Then Frida is almost mortally injured in a trolley crash that shatters her back and pierces her body with a steel rod. She was never to be free of pain again in her life and for long periods had to wear a body cast. Taymor uses the materials of magic realism to suggest how Frida was able to overcome pain with art and imagination. Also starring Antonio Banderas, Ashley Judd, Edward Norton, and Geoffrey Rush (as Leon Trotsky).

From review by Michael Wilmington, Chicago Tribune:

“FRIDA takes the fervent life of Mexican painter and revolutionary Frida Kahlo and turns it into a wildly colorful fever-dream of a movie that whips and whirls the already extraordinary events of her biography – the crippling adolescent accident, her lifelong alliance with fellow painter Diego Rivera and her audacious autobiographical paintings. The film is a mad mix of staid PBS bio-drama, flamboyant musical comedy and surreal cartoon nightmare.

By now, Kahlo is something of a feminist cultural icon, but director Julie Taymor and star/producer Salma Hayek don’t play it safe or stolid. They’re not in the religious or political relic business. Their movie is prodigiously detailed and reverent toward Frida and her legend – and surprisingly sympathetic to her promiscuous, faithless husband Diego – but it’s also playful and imaginative. Audiences who approach “Frida” in a reverential mood are likely to be a little shocked by the torrent of imagery and emotion Taymor throws onto the screen as she carries us through Frida’s life.

Her star, Hayek, has made this film a decade-long labor of love, and she approaches the role of Kahlo with almost intimidating resolve and real bravery. Hayek is a movie sex goddess who here deliberately transforms herself into the image of Kahlo’s shaggier, more unorthodox looks: the crippled limbs, the hairy uni-brow. But her Kahlo is sexy and passionate anyway, full of anguish and courage, life and appetite.”

2002    Directed by Carlos Carrera    118 minutes
Spanish with English subtitles and Vietnamese audio option

The most controversial and the biggest box-office success in the history of Mexican cinema, THE CRIME OF PADRE AMARO tells the story of a newly ordained priest (Gael García Bernal) that sees its force of will tested by temptation. Torn between the divine and the carnal, the righteous and the unjust, Father Amaro must summon his strength to choose which life he will lead.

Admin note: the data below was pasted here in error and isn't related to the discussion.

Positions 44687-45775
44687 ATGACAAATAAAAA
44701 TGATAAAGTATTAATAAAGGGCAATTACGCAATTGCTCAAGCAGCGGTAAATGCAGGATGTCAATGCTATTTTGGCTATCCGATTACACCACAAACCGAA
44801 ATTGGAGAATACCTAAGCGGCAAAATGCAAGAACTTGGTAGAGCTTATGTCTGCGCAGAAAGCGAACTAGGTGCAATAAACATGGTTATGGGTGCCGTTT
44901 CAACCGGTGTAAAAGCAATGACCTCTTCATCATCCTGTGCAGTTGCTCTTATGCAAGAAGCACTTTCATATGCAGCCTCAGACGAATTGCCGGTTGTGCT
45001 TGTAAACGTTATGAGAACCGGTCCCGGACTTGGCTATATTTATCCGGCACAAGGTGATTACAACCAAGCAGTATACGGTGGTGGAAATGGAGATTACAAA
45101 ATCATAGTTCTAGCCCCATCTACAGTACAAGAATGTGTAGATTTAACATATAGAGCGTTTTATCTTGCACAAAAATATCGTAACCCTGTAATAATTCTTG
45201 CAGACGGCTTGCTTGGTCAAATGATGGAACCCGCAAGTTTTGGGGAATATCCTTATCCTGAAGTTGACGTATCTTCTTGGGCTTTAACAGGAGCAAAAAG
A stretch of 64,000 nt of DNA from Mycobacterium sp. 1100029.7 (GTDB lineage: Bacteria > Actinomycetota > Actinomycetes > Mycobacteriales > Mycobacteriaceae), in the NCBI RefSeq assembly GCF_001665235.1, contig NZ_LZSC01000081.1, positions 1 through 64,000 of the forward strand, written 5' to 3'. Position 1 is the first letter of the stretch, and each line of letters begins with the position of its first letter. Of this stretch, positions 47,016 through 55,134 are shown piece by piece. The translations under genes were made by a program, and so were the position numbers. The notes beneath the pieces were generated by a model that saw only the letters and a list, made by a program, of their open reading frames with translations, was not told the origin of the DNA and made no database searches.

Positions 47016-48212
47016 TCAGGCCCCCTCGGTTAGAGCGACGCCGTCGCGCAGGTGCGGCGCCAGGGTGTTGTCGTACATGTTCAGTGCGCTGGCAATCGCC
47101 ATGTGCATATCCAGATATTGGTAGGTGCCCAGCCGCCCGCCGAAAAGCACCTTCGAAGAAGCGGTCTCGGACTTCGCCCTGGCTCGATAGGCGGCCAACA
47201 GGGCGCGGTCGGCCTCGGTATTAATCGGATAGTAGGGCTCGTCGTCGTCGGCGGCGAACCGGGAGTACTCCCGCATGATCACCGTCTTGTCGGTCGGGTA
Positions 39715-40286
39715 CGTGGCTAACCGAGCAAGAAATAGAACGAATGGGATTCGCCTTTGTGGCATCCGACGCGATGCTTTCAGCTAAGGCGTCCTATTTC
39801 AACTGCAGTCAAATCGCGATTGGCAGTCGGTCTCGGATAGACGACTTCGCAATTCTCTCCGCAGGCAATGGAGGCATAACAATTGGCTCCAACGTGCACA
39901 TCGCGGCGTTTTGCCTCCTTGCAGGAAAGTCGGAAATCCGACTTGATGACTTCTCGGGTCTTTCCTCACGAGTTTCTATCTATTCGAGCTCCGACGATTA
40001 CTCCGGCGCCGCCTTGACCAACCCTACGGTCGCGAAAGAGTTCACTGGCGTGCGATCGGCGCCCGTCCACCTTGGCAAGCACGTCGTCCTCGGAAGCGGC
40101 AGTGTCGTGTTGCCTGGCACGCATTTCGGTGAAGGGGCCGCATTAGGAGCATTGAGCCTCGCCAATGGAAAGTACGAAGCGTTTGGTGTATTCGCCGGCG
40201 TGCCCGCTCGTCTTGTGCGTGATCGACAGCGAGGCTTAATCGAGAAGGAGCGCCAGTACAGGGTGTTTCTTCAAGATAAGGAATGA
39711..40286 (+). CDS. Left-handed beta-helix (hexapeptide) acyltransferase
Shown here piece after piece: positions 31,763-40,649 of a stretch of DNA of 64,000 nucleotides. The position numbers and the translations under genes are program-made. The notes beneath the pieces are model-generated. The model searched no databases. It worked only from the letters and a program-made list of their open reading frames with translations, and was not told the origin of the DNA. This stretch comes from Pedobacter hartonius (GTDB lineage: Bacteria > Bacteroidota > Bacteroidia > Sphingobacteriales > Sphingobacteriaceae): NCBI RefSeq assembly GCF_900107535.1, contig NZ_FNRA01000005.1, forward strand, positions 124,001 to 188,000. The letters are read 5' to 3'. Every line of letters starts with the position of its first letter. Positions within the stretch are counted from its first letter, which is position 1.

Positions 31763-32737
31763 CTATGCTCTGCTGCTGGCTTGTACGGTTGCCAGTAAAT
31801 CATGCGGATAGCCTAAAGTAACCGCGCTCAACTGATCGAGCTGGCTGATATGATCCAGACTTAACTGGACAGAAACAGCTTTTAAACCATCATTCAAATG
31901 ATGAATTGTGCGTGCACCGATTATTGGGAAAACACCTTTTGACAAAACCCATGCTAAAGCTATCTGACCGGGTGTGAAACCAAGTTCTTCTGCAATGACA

THE CRIME OF PADRE AMARO was nominated for an Academy Award in 2002 for Best Foreign-language Film. The movie also unleashed the wrath of some religious groups that tried without success to prevent its exhibition.

Mark Kermode, The London Observer:

“The Mexican melodrama CRIME OF PADRE AMARO caused a money-spinning scandal in some Catholic countries where images of confessional kisses and sexualised Santa Maria robes were considered shocking. In fact, this passionate, if overwrought, parable of the relationship between church and gangsters, priests and virgins, guerrillas and citizens, throws more rocks at politics than religion, counterposing the genuine devotion of mountain-dwelling ‘rebel’ Father Natalio with the seeping township duplicity which corrupts Amaro, excellently played by Gael García Bernal.”

Edward Guthmann, San Francisco Chronicle:

“The source material for EL CRIMEN DE PADRE AMARO, a Mexican film about an errant priest, is a Portuguese novel published in 1875. Given that said priest falls in love with a 16-year-old girl, impregnates her and then sullies himself with various levels of church corruption, it couldn’t be more contemporary.

THE CRIME OF PADRE AMARO which broke box-office records in Mexico with its steamy brew of forbidden passion, stars Gael Garcia Bernal, the gifted young star of “Y Tu Mama Tambien.” Bernal plays Padre Amaro, a newly ordained priest, just 24, who reports for duty in a Mexican village and discovers a parish built on corruption.

This is basically high-class melodrama — Mexican soap opera on a Cadillac budget — but Bernal is subtly effective as Amaro, a man so idealistic that his own weakness comes as a surprise to him. Director Carlos Carrera also understands the fierce power of the Catholic Church in Mexico and conveys the character of this tiny, insular community through richness of detail.

2005    Directed by Fernando Eimbcke    90 minutes
Spanish with English subtitles and Vietnamese audio option

No special effects, or frenetic, head-spinning editing here – just a simple story about a day in the lives of two 14-year-old Mexican boys that turns out to be anything but typical.

DUCK SEASON is the first feature film by talented writer and director, Fernando Eimbcke, a former director of music videos. This funny, black&white movie captures the apathy of the young Mexican generation with poignant wit and subtle poetry.

The film chronicles the misadventures of a lazy Sunday in a high-rise apartment, as two young boys are home alone and pass the time eating junk food and playing video games. A flirtatious neighbor girl has stopped by to use the oven, the pizza man won’t leave, and the power keeps going out, as director Eimbcke films all of this with an understated deadpan brilliance.